Eta: I have had a lot of psuedofed today. So sorry if that comes off delirious or angry.
I really hope that’s how it plays out. The problems are that: de Pfeffel is probably plotting right now how to circumvent the Benn Act in some slimy way so he can run out the clock; Corbyn wants to be more than a short-term caretaker, and he’s a Eurosceptic; there isn’t any Leave plan that would preclude a no-deal Brexit because of Ireland (which is why it should be a choice between Remain or No-Deal Leave). The EU also has to reject whatever nonsense BoJo is offering, but I think they will.
When I saw the map, I was absolutely certain this was someone’s parody, not the real thing, but… nope:
It’s a calculated insult. It’s deliberately offensive. You should see how it maps onto electoral seats to get an idea of just how much an affront it is.
It also seeks to legislate in a foreign jurisdiction (which is again a particularly offensive way to read “taking back our sovereignty”).
But at least it does lay out at last their great economic plan for britain: VAT fraud with a side of smuggling, money laundering and people trafficking.
Much as the EU would like to accommodate those seeking an extension of article 50, they are not in control, don’t seem likely to be, and I don’t think there is any patience with the obvious lack of good will on the part of the Tories.
Three years and this shit.
That is so much land for an island that small… and @robertmckenna is right about legislating in a foreign jurisdiction…
None of this is acceptable, and Johnson has to be aware of that fact.
It looks like a bloated, two-headed worm with sharp teeth. Just the kind of monstrosity you’d expect the Tories under de Pfeffel to birth.
I don’t wholly agree with you there. The Benn Act is specifically about requesting an extension, not about imposing one.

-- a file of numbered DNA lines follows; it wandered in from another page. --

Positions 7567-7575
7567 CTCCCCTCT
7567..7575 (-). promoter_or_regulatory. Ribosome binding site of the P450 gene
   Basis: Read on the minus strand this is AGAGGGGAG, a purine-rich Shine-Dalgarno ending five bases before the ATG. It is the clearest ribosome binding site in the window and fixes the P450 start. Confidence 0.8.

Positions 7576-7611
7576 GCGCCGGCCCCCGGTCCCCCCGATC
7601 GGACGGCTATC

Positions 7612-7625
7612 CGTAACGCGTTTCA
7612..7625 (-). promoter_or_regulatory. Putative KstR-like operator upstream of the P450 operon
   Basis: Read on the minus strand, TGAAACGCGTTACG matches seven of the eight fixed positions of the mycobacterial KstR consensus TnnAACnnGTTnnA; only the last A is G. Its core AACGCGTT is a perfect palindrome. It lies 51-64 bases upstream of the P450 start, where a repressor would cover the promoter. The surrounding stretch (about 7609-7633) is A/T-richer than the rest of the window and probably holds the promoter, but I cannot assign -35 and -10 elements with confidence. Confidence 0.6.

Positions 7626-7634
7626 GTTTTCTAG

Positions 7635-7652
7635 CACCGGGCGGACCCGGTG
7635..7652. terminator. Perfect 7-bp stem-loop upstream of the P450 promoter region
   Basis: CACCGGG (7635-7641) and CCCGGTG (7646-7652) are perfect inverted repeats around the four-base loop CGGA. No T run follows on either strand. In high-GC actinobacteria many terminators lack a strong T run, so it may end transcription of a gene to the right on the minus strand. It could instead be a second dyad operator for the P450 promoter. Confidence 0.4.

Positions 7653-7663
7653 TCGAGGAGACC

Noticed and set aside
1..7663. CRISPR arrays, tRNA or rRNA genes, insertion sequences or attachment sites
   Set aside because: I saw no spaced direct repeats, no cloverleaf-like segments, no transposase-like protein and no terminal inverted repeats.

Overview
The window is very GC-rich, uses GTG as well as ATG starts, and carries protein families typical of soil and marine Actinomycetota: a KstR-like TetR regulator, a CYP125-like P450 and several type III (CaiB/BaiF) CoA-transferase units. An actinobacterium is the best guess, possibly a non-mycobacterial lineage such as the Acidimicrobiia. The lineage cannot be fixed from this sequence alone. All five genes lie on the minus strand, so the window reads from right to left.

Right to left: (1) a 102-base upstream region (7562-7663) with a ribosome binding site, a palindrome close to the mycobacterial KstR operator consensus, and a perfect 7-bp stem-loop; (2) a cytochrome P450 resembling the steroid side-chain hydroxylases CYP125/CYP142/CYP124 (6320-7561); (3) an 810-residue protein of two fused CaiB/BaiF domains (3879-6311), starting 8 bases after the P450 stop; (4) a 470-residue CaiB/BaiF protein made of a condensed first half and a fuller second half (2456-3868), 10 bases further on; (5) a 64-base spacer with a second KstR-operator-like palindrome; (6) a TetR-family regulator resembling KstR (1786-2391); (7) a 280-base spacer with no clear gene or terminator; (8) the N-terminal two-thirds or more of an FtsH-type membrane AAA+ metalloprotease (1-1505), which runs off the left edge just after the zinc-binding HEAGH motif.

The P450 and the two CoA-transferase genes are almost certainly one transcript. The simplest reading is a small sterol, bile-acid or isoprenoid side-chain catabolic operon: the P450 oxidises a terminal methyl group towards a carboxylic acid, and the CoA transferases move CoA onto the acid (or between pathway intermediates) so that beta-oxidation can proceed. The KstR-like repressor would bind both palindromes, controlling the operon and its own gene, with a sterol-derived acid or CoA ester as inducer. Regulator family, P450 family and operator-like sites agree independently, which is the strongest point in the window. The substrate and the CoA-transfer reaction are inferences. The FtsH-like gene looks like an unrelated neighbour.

Although it’s certainly true that we (yes, I am in the UK) are currently halfway out across the chasm having failed to notice that there is no bridge, and it may well be far too late for anything to be fixed in any shape or form.
But that’s quite apart from the complete horror show that awaits us should it actually happen, and I’m not talking about the physical problems which have been discussed a lot. There’s been little analysis in the wider media of how - or even if - our legislative system would be able to cope with any form of Brexit - there are countless bills that would need to be introduced, scrutinised and possibly not passed given the current political climate, and that’s not taking account of the easy bit - checking every single piece of existing EU related legislation and seeing if it needs to be retained or rejected. That’s a recipe for utter chaos just there. For example, at least four crucial Brexit related bills almost fell when the prorogation-that-never-was happened last month because there are things that need to be done to stop that which weren’t. Yeah, we’re the “mother” of Parliaments right now, that’s certain.
Haven’t the Government given themselves sweeping Henry VIII powers for precisely that reason? (For clarity, I do not consider this a good thing.)